I will miss this Eden Gardens crowd in Test matches - or will I?

The youthful spirit of Eden Gardens, throbbing with the pulse of life, would lose the ensemble like a cancerous old man loses hair, with sad and rapid depletion © Getty Images

Eden Gardens filled to the brim, excitement electric and passion indomitable as Kolkata Knight Riders took on Pune Warriors India. However, when the action shifts to five-day games, the fans will disappear, leaving the stands silent and bare.

 

Arunabha Sengupta wonders whether he is going to miss this Eden crowd during Test matches.

 

 

Roads clogged, din deafening, fans flooding the stands to full, almost spilling into the ground – excitement high voltage and electric, passion indomitable. The spirit of Kolkata palpable and bared in the rawest, uninhibited form; ardour and allegiance ripped into two by polarising individuals and events. Every ball an event that stops the flow of time, punctuated by ear-splitting roars egging the earth to move again. The threat of the Nor’wester braved, the reality of numbers brushed away – the frenzy of fans concentrated in a giant emotional whirlpool.

 

A veteran cricket lover, who has watched Test matches at the Eden since the day Bhagwat Chandrasekhar had bowled India to victory against the West Indies, sent a sorrowful message, at once nostalgic and sad, “It’s like Eden of old, but all this will disappear during the Tests.”

 

True. The people who diverted and deadlocked traffic as they walked in from all corners of the city, state and even further, would scatter back to their walks of life after the three hour entertainment. Precious few will find their way back when the longest version of the game is hosted at the venue the next time. The youthful Eden of the day, throbbing with the pulse of life, would lose the ensemble like a cancerous old man loses hair, with sad and rapid depletion, till a few strands remain here and there, in scattered loneliness, vast bald patches embarrassingly open to view for the whole world, the voice of unbridled enthusiasm exchanged for the gasping whisper of a noble life consumed by terminal illness.

 

I will miss this crowded Eden during the five days of the next Test match.

 

But, wait. Will I really?

Reality show – reality check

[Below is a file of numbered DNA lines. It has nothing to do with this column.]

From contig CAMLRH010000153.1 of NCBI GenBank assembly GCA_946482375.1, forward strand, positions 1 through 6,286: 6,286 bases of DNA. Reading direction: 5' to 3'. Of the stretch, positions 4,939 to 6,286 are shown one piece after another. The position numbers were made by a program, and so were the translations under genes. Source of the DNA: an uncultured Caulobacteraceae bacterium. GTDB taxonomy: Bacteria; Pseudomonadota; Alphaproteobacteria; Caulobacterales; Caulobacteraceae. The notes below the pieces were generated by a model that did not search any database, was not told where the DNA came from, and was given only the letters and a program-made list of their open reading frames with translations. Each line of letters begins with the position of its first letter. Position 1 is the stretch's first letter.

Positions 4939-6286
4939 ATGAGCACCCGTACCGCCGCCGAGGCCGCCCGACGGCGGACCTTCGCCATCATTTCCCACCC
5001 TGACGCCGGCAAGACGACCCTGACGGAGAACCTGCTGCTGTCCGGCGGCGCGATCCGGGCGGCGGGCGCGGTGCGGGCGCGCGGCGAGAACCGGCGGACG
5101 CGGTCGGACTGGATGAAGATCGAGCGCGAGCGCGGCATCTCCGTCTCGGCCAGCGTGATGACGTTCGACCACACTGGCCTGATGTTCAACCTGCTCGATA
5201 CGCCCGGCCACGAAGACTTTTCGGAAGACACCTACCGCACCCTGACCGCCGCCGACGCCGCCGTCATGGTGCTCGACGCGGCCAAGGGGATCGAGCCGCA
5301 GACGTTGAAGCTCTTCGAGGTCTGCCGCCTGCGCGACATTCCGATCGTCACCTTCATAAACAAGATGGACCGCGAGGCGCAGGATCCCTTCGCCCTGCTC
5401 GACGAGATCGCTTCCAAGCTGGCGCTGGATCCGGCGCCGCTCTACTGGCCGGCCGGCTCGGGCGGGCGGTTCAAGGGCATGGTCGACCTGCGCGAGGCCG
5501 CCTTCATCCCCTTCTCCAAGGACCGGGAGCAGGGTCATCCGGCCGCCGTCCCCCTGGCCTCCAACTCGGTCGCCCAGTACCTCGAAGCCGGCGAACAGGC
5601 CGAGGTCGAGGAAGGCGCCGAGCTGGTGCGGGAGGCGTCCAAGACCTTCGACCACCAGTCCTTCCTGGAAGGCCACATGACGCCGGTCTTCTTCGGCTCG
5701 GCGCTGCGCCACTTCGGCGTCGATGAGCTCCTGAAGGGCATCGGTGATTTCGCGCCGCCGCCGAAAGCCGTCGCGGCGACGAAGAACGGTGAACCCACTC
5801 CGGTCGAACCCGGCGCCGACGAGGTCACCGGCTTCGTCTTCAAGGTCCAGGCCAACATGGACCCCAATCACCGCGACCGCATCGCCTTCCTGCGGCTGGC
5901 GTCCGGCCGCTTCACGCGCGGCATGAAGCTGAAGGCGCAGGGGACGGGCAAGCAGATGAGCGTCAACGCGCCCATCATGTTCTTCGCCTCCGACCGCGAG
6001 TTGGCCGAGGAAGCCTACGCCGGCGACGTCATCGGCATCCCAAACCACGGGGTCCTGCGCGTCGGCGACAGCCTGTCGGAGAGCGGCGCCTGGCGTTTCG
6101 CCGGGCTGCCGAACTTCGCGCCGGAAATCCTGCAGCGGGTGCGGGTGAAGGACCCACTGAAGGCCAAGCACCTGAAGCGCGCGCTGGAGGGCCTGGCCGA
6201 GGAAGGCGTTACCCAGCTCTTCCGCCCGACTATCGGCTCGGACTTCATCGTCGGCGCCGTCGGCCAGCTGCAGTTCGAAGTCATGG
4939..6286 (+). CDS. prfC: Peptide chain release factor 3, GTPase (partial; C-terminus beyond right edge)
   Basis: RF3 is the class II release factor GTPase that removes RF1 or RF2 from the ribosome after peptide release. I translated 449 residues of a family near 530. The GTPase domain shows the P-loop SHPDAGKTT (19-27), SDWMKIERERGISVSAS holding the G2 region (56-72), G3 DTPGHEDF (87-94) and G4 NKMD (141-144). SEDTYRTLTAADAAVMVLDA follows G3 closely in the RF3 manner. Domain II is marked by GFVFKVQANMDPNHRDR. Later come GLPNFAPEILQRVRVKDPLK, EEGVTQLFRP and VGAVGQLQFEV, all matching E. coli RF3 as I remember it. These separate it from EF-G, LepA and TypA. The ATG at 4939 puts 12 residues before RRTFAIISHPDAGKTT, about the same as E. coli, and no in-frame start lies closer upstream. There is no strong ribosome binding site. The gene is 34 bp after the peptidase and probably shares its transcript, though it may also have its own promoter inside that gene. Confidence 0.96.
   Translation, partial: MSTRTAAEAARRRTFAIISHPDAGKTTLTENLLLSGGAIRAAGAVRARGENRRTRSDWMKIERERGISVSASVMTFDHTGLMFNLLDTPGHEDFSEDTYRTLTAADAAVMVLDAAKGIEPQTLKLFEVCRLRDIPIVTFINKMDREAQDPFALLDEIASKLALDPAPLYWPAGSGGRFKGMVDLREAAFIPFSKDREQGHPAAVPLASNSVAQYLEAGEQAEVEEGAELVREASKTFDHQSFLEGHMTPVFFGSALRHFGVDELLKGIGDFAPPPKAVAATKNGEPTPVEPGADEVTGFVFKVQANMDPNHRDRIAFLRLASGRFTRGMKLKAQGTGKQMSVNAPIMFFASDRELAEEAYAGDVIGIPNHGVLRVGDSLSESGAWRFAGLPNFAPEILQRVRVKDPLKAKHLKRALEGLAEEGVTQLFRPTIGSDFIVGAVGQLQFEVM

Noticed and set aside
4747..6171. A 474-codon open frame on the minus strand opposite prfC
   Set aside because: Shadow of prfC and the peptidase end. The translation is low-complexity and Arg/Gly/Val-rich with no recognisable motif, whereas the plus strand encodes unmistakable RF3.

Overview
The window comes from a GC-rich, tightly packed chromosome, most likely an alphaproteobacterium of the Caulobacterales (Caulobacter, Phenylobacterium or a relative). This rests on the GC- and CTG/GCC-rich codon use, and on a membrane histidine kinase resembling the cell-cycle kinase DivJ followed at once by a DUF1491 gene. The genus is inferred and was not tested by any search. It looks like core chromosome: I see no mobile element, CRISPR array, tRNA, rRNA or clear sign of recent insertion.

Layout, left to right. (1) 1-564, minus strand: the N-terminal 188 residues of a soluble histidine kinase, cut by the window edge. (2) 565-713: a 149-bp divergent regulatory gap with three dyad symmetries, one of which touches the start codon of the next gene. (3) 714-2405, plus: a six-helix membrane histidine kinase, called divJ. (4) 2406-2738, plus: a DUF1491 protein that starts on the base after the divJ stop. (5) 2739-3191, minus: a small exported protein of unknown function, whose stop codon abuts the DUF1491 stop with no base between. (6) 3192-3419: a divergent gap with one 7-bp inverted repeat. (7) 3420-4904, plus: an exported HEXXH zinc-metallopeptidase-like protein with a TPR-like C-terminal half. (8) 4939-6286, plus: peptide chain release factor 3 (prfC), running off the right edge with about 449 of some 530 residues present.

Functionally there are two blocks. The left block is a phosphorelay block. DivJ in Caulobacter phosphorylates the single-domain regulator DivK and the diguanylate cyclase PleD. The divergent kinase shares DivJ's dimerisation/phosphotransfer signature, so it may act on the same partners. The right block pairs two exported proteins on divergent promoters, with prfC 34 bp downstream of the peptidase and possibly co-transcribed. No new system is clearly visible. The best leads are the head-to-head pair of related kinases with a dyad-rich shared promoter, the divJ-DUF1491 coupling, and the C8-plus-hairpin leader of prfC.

Test cricket is meant for connoisseurs, the aficionados of the sublime art that is etched on the vast green canvas by artists in white, the willow for brush and hurtling leather for streaks of paint. Would the crowd of today, if they returned on the morrow to sit through five days, create an atmosphere ideal to enjoy the loftiest of sports?

 

What had beckoned the teeming thousands to the field today? Not the skills and intricacies of the game, which in any way are pitiably limited in the Twenty20 format. Not the criticality of the encounter in the context of the tournament – with one side running right behind the leader of the table while the other limping to stay just ahead of the rear.

 

The crowd had donned two different partisan colours, mentally and often physically, and arrived in whopping numbers to witness a showdown of egos – between an aging cricketing icon and a limelight hogging Bollywood superstar. A battle with hardly anything to do with sports, suited far better for coverage and conjecture in the columns of Page 3.

 

It is depressing when sporting heroes end up in ridiculous television programmes and reality shows, putting their most private human attributes under the cruel global spotlight. However, this hyped-up happening was even worse, with the reality shows emulated under the ostensible guise of a ‘cricket’ match. An audience addicted to such trivialities had turned up to watch this deplorable drama unfold on the hallowed turf. This crowd was as much interested in cricket as the adherent scrupulously following every Facebook update about Aishwarya Rai’s baby-bump is interested in serious cinema.

 

Indian Premier League (IPL) is a tournament boasting big names – and it ends right there. Having assembled the Sachin Tendulkars, Dale Steyns and Muttiah Muralitharans, the format ruthlessly murders the subtlety and sophistication that makes cricket the noblest of sports. It is akin to assembling Vladimir Kramnik, Viswanathan Anand, Vassily Ivanchuk, Veselin Topalov, Boris Gelfand and the rest of the Grand Masters and engaging them in a round-robin league of Tic-Tac-Toe. Or asking William Shakespeare and Johann Wolfgang von Goethe to compete against each other in writing the best one liner as garnish for the ‘Dengar’ sign behind a lorry.

 

And this was a crowd that flocked to such entertainment, with a stimulating shot in the arm if a Big Boss component was added to the equation.

 

Will I miss it if this riotous assembly thins out and disappears when real cricket is played? I don’t think so.

 

At the risk of sounding elitist, I would much rather put my hands together to join the scattered applause for a well negotiated late out-swinger than lend my voice to the frenetic cheers every time an outside edge from a celebrity bat goes for runs.

 

(Arunabha Sengupta is trained from Indian Statistical Institute as a Statistician. He works as a Process Consultant, but purifies the soul through writing and cricket, often mixing the two into a cleansing cocktail. The author of three novels, he currently resides in the incredibly beautiful, but sadly cricket-ignorant, country of Switzerland. You can know more about him from his author site, his cricket blogs and by following him on Twitter)